“Official Secrets” is a whistleblower movie, a genre that shouldn’t have to exist but, depressingly, necessarily, does. The narrative bones come down to us from “All the President’s Men” (1976), among others: The average-joe heroes, the uncovering of foul corporate or governmental deeds, the meetings in underlit parking garages, the raging (and justified) paranoia.
Movies like Michael Mann’s “The Insider” (1999) revived the genre for the new millennium, and the lies of the Iraq War brought on a whole new wave of rueful and truthful suspense films: “Fair Game” (2010), about the Valerie Plame affair; Oliver Stone’s “Snowden” (2016); “The Post” (2017), about the Pentagon Papers in the 1960s. Coming up we have “The Report,” starring Adam Driver as a Senate staffer looking into the CIA’s post-9/11 “detention and interrogation” program.
But first we have “Official Secrets,” with Keira Knightley playing Katharine Gun, a translator for Britain’s Government Communications headquarters (GCHQ) who leaked a damning NSA memo in the run-up to the invasion of Iraq and saw her life almost undone in retaliation. Directed by Gavin Hood, whose last film was the drone-warfare gripper “Eye in the Sky” (2015), it’s a fairly stodgy entry in the whistleblowing genre that’s lit up by its star’s unfussy conviction. If it takes glamorous movie stars to get us to pay attention to these stories, well, I guess that’s the price we’ll all have to pay.
Knightley’s Katharine Gun is a low-level cubicle jockey, liberal in politics, apolitical at her job. A keep-to-your-lane sort. One day in 2003, she and others at GCHQ received an e-mail from an NSA staff chief in the United States requesting British intelligence’s assistance in bugging the United Nations offices of countries who stood to oppose the US push to invade Iraq. The NSA’s intent: to gather dirt or other information that would allow the United States to sway the UN vote approving the invasion.
The way “Official Secrets” tells it with engrossing, steady style, Gun is appalled, prints out a copy of the memo and takes it home, giving it to a friend with journalism contacts and expecting nothing to come of the matter. A month later, it’s on the front page of England’s The Guardian and Gun ultimately finds herself charged with violating England’s Official Secrets 1989 act; i.e., treason. Worth noting: The 1989 act was revised from the original 1911 law to strip out language allowing for leaks in the name of “public interest.” In common parlance, Gun is screwed.
The drama of “Official Secrets,” then, is that of an ordinary person like you or me (who looks like Keira Knightley, but never mind) thrust unwillingly into the spotlight and risking possible imprisonment for revealing an ugly truth. The surprise is that the glare of that spotlight only stiffens Gun’s spine. Hood and his co-writers, adapting Marcia and Thomas Mitchell’s book “The Spy Who Tried to Stop a War: Katharine Gun and the Secret Plot to Sanction the Iraq Invasion,” depict the flurry of people rising to Katharine’s defense and offense while slowly charting the awakening of one woman’s commitment to her moral beliefs.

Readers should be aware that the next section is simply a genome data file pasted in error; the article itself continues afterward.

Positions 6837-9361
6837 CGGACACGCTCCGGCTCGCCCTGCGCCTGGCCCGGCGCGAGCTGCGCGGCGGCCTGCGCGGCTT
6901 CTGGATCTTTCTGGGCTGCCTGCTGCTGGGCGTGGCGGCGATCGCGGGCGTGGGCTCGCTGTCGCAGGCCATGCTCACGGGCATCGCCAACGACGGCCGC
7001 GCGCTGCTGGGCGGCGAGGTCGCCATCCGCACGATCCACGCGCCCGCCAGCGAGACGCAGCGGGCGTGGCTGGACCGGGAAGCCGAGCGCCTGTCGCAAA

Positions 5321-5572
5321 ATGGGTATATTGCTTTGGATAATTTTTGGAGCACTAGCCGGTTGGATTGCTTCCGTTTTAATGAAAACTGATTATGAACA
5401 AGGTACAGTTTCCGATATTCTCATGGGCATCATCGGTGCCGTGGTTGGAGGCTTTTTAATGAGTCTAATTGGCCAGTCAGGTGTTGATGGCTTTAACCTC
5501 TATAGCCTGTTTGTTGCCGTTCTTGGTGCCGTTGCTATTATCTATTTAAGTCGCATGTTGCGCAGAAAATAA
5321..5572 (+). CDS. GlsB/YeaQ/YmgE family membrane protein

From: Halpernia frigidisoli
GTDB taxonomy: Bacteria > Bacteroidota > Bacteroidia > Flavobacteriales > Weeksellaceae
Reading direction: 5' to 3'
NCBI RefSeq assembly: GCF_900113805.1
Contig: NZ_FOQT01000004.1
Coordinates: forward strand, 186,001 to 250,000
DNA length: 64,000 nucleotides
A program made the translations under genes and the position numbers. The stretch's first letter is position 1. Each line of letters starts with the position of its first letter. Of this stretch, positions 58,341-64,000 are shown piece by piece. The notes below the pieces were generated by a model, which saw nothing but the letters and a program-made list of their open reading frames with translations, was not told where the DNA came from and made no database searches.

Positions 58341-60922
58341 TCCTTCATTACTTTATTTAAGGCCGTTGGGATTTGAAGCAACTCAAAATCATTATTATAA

Gun has a strong reason to want to stay under the radar: She’s married to Yasar (Adam Bakri), a Turkish man whose stay in Britain would be — and is, in the film’s nerve-wracking and somewhat neat climax — threatened by his wife’s revelations. The husband remains an underwritten character, understandably freaked out, and much of the later scenes in “Official Secrets” are dominated by Ralph Fiennes as Ben Emmerson, the human rights lawyer who took on Gun’s case.
Because Gun is initially so reticent about taking center stage — Knightley gives the heroine an appealing, unshowy modesty — the scrum of reporters around the story (played by a solid cast, including Matthew Goode, Matt Smith, Conleth Hill, and a scenery-chewing Rhys Ifans) tends to shout her out. But as Fiennes’s crafty Emmerson comes to the fore, the kind of natural chess player who thinks four moves ahead of everyone else, “Official Secrets” becomes a partnership between a woman intent on doing the right thing and her crafty moral and legal guide to the abyss.
It’s an occasionally plodding but rarely dull movie, and one whose stakes outweigh its impact as drama. In the end, the message is both illuminating and disturbing: Sometimes the only way to save yourself from being punished for revealing a secret is to threaten to reveal all of them. “Official Secrets” scratches the surface of a deep and dark universe of things we’re not supposed to know but should.
Directed by Gavin Hood. Written by Hood, Sara Bernstein, and Gregory Bernstein, based on a book by Marcia Mitchell and Thomas Mitchell. Starring Keira Knightley, Matthew Goode, Ralph Fiennes, Matt Smith, Adam Bakri. At Kendall Square, Coolidge Corner, Boston Common. 112 minutes. R (language).